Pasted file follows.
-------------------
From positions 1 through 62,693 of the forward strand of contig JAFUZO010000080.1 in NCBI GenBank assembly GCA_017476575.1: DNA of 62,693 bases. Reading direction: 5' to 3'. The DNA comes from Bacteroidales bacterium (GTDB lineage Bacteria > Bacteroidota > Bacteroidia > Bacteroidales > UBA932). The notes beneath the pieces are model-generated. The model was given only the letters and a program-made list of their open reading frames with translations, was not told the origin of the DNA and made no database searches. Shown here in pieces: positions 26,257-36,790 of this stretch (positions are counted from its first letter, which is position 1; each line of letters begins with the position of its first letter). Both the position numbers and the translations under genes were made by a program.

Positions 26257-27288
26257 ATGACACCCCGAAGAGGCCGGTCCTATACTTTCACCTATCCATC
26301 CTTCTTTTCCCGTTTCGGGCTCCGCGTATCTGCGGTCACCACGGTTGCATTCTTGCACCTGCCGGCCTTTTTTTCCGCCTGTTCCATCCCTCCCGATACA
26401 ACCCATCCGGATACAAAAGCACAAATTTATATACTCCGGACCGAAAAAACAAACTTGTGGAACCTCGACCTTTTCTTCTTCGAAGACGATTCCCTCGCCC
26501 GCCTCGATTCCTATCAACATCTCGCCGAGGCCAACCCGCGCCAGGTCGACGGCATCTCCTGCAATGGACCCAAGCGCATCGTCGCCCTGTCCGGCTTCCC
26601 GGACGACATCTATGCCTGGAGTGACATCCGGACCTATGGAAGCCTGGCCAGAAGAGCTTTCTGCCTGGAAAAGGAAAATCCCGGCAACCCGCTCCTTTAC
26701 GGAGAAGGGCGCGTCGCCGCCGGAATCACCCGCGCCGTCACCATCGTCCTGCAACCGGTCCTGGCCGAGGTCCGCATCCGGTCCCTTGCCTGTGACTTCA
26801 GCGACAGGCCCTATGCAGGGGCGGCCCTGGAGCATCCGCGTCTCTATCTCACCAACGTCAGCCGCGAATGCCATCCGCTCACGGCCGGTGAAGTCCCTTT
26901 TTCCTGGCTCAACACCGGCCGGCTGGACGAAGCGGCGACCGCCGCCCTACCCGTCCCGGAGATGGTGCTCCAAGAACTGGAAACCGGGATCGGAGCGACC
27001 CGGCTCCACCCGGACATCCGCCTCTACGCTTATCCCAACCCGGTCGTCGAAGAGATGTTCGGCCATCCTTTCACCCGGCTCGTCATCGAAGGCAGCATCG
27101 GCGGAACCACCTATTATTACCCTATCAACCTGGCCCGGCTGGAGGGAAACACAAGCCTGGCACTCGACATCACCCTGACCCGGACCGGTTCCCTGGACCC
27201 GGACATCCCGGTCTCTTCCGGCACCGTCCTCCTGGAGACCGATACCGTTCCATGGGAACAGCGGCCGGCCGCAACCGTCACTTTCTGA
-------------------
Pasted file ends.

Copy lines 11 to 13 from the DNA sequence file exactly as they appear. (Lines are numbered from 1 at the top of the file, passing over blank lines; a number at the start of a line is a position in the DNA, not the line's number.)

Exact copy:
27001 CGGCTCCACCCGGACATCCGCCTCTACGCTTATCCCAACCCGGTCGTCGAAGAGATGTTCGGCCATCCTTTCACCCGGCTCGTCATCGAAGGCAGCATCG
27101 GCGGAACCACCTATTATTACCCTATCAACCTGGCCCGGCTGGAGGGAAACACAAGCCTGGCACTCGACATCACCCTGACCCGGACCGGTTCCCTGGACCC
27201 GGACATCCCGGTCTCTTCCGGCACCGTCCTCCTGGAGACCGATACCGTTCCATGGGAACAGCGGCCGGCCGCAACCGTCACTTTCTGA